Sanford Biggers, Chesire (2008)
The art of Sanford Biggers is a pastiche of cultural signifiers, stacking symbols and tropes from the African-American experience together for a wide contextual palette of juxtapositions. Such is the nature of Blossom, seeing its Brooklyn debut as part of Sanford Biggers: Sweet Funk—An Introspective at the Brooklyn Museum. Referencing lynchings, Buddhist enlightenment, and the artist’s musical identity, all while making conscious aesthetic and situational ties to the early 20th century landscapes of the American West, the poetic piece functions as an example of Biggers’ densely multi-cultural work that speaks to both broad senses of American identity and the artist’s own personal experience.
Sanford Biggers, Blossom (2007)
In one interactive work, titled Kalimba II, visitors are invited to sit at one half of a keyboard, cut in half by a large wall, and perform a duet with the unseen partner on the other side, illustrating the fractured harmony of a heritage split forcefully apart by slavery.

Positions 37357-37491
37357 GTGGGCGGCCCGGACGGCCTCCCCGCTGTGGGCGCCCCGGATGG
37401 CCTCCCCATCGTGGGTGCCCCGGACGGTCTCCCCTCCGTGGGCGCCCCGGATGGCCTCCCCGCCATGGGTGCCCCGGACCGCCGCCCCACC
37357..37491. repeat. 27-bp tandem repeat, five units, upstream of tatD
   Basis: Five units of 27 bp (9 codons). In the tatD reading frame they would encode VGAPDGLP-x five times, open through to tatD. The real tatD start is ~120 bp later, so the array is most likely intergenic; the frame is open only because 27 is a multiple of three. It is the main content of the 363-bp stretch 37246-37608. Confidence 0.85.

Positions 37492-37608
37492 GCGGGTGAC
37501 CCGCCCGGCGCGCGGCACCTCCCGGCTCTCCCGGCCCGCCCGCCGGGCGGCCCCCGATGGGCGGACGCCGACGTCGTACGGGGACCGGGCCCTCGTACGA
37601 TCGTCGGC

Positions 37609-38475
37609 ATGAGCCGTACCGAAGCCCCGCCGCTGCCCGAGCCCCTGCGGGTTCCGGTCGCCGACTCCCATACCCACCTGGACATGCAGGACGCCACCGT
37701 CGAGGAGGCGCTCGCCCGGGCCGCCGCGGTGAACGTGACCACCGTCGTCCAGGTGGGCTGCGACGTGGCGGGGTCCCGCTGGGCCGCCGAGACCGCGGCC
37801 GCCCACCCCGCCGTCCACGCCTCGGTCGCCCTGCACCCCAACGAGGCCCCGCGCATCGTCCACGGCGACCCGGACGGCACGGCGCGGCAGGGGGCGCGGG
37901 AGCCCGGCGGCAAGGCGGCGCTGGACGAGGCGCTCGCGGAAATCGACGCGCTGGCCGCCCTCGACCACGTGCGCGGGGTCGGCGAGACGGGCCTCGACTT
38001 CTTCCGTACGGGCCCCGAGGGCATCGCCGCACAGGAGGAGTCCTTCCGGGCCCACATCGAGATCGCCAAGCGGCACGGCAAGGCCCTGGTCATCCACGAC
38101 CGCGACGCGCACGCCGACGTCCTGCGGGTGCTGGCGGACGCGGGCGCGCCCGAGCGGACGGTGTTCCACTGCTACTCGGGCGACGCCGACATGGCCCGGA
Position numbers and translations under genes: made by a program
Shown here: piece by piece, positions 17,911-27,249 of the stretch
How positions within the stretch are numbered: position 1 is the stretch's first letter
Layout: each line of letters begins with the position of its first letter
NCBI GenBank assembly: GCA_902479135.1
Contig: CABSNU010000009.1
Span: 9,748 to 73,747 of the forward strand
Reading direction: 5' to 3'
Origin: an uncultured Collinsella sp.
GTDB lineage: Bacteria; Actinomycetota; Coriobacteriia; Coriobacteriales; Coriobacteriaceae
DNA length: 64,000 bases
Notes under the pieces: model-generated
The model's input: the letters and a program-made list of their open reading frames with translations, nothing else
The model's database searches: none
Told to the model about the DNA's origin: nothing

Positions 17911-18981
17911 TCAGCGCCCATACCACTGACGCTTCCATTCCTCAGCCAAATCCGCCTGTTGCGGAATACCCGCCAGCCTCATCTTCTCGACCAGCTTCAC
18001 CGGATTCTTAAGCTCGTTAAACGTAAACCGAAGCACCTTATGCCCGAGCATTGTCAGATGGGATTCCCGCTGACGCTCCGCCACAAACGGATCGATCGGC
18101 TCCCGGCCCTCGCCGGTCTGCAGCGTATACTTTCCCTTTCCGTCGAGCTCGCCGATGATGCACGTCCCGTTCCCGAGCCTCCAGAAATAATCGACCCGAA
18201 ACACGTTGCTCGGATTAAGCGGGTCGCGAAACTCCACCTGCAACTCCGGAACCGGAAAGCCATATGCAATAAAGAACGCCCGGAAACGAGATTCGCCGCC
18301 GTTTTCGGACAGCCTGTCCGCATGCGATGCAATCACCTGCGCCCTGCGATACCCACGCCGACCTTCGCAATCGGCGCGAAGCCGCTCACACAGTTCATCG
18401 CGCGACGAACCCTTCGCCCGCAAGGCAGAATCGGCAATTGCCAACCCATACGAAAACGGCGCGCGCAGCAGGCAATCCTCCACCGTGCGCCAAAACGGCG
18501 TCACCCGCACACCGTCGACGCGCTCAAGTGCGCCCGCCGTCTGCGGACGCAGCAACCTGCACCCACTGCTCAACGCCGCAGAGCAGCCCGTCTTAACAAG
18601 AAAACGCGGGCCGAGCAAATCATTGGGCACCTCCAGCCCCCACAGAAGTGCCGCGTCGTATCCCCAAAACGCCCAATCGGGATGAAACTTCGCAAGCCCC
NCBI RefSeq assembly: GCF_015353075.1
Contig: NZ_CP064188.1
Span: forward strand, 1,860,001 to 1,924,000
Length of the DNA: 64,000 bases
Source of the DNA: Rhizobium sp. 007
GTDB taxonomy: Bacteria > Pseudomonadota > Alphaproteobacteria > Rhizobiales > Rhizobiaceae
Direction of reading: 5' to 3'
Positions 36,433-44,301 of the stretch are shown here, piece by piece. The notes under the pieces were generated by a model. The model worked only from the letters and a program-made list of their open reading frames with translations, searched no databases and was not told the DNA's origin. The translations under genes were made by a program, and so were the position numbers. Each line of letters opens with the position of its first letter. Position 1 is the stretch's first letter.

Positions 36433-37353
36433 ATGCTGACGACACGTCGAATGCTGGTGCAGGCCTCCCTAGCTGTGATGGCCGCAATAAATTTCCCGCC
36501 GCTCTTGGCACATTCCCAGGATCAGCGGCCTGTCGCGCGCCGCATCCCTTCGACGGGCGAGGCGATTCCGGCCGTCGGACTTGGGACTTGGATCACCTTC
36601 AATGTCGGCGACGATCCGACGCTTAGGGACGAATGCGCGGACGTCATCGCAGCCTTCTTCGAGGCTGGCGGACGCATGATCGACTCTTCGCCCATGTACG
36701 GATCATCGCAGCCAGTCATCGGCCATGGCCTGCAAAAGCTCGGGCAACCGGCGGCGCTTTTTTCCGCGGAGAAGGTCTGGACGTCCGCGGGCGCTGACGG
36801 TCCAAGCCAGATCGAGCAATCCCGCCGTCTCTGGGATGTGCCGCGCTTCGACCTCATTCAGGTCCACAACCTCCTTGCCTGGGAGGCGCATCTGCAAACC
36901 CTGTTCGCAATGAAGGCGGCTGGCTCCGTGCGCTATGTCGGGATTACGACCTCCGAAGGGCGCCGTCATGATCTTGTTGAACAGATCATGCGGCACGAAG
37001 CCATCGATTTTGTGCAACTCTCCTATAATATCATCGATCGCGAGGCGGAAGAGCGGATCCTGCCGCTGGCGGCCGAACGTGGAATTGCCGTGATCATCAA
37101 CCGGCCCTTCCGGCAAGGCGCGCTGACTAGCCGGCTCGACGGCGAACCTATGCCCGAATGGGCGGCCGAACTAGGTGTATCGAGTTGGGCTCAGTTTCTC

The show, Biggers’ first in New York, features a number of similarly focused works, drawing from the artist’s broad vocabulary of sculpture, music, installation, performance, video and photography. Ranging from redemptive to condemning to celebratory, the pieces on view serve as spaces in which the reconciliation, incorporation and representation of the African-American experience play out in a Dadaist harmony.
Sanford Biggers, UGRR:US2.2 (2009–10)
– D. Creahan
Exhibition Site [Brooklyn Museum]